The Way to Maximize Your 401k Mutual Fund Returns

The Way to Maximize Your 401k Mutual Fund Returns

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When it comes to 401k’s there is an overabundance of sad stories. This is one that at least has a happy end –and it’s getting happier all the time.

Last year (in 2002) a friend of mine–let us call him Jack–telephoned and asked if I could help him with his 401k. But when it came to his 401k mutual fund decisions, he had repeatedly made the exact same mistake most people were creating. Because of this, he saw his account drop in value substantially.

In the time we had been in the middle of the 2000 bear market, which showed no indication of letting up. From the time he finally bailed out, it cost him dearly. But he continued to make the identical mistake.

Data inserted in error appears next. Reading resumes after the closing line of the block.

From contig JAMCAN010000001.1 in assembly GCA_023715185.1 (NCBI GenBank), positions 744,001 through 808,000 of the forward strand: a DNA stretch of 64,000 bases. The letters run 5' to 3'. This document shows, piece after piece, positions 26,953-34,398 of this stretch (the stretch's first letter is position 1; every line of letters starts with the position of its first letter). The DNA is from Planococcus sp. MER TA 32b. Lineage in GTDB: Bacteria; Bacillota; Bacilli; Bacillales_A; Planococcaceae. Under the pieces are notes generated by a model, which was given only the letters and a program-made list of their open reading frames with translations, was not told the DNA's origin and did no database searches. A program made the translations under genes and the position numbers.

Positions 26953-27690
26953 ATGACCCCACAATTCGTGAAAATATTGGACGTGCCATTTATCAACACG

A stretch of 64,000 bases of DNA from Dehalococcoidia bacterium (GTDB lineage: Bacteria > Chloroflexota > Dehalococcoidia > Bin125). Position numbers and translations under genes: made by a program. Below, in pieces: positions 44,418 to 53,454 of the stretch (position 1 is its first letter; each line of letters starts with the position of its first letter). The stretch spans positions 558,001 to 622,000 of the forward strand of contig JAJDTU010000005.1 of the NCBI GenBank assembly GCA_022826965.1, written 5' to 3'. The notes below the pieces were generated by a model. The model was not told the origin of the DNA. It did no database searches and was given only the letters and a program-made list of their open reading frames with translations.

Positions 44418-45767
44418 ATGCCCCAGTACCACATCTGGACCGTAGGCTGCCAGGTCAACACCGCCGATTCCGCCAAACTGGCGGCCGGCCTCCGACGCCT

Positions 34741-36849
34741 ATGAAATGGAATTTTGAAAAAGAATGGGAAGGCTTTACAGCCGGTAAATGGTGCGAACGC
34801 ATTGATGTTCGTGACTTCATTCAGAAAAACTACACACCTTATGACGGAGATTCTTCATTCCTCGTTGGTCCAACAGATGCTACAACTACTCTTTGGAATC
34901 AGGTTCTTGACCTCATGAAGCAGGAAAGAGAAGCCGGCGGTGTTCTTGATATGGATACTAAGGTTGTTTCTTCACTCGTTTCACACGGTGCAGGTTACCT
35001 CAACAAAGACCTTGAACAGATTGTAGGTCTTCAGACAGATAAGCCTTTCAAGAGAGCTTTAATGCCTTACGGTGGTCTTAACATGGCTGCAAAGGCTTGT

He checked with the 401k representative and subsequently switched to Many Different mutual funds Which Range from World Stock to Domestic Hybrids, Large and Small Value in Addition to Growth. But nothing worked and his portfolio value headed further south.

From the time we met to discuss his 401k Jack was pretty disgusted by the canned advice he had received and the continued losses he was sustaining.

Jack knew that I had pretty much eluded the bear market of 2000 by having sold all of my clients’ positions on 10/13/2000. We were safely in our money market accounts weathering out the storm (see my article “How we eluded the bear in 2000.”

Thinking about this, Jack could only shake his head because at no stage in the market slide had he ever been given what I believe was the ideal advice. In other words, nobody suggested that, because we had been in a bear market, he may want to step aside and remain in the safety of his money market accounts. So he stayed invested, hoping against the evidence all around him to find something that wasn’t crashing. This was his mistake, and one shared by many.